The Canadian Hockey League's decision, announced last week, that it would cease including goaltenders in its annual import draft beginning in 2014 raised many questions. One of which is whether it is technically legal to do so while forwards and defencemen from abroad are still fine and dandy. Fortunately, Fraser Mackinnon Blair (@fmblair) has taken a look into the matter.
Please note: the contents of this article are not to be construed as legal advice. The author of this article is a recent graduate of law school, but is not a lawyer.
Beginning in 2014, the Canadian Hockey League in conjunction with Hockey Canada will forbid its clubs from selecting European goaltenders in its annual two-round import draft. Clubs will still be permitted to draft European goaltenders in this year’s draft, but may only do so in the draft’s first round.
The ban is being justified as an attempt to increase the calibre of Canadian goaltending by increasing the number of Canadian goalies minding the 60 CHL creases. However, according to Buzzing the Net's Cam Charron, only 11 of the 68 CHL goalies who qualified for the games played threshold were from Europe, so it’s hard to view this as a pandemic. The CHL has not altered its policy regarding the eligibility of American-born goaltenders.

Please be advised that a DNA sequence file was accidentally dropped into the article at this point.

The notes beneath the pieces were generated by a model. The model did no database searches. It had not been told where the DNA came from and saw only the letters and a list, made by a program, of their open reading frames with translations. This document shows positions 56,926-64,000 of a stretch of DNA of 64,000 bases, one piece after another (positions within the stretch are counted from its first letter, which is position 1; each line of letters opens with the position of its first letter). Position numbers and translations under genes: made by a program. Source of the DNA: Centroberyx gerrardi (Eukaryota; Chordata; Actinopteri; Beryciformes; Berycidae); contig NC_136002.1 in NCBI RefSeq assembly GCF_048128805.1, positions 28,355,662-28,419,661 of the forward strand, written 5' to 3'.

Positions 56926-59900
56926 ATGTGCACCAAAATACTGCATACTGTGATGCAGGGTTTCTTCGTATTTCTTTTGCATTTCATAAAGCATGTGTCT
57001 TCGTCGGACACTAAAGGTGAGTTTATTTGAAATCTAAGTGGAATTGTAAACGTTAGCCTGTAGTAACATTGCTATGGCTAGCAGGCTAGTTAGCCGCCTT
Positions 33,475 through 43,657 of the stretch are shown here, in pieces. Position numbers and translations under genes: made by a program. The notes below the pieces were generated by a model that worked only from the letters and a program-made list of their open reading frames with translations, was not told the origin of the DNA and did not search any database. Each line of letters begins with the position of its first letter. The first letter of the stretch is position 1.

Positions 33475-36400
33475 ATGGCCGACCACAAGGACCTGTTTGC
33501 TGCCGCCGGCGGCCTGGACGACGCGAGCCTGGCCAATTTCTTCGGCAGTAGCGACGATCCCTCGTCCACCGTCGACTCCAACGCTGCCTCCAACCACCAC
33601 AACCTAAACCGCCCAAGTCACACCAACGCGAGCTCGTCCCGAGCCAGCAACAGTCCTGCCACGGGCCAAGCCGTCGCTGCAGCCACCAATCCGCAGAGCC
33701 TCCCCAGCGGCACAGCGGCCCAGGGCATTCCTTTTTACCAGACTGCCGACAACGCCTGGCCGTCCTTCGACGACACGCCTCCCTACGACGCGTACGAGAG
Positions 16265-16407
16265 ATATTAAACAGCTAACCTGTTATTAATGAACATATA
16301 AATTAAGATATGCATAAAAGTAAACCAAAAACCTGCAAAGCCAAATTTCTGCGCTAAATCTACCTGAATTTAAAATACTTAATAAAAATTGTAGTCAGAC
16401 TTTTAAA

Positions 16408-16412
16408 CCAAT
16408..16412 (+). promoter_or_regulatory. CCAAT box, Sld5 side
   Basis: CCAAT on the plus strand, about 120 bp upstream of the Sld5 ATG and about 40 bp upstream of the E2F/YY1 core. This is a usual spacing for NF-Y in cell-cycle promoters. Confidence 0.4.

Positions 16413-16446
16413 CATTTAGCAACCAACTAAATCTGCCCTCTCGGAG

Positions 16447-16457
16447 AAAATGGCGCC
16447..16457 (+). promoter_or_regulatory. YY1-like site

While we can debate whether the CHL’s decision will have any effect on the calibre of future Canadian goaltenders elsewhere, it is apparent that the decision raises issues relating to anti-competitive behaviour.
Competition law in Canada is structured under the Competition Act, the purpose of which is to "maintain and encourage competition in Canada." In general commercial matters, it tries to accomplish this purpose by, amongst other things, prohibiting restrictive trade practices, exclusive dealing, price maintenance, bid rigging and other cartel-like behaviour.
Interestingly, the federal government has seen it fit to make specific provisions for both amateur and professional sports leagues within the Competition Act. Section 6 of the Act completely exempts “agreements or arrangements between or among teams, clubs and leagues pertaining to participation in amateur sport” from the prohibitions of the Competition Act.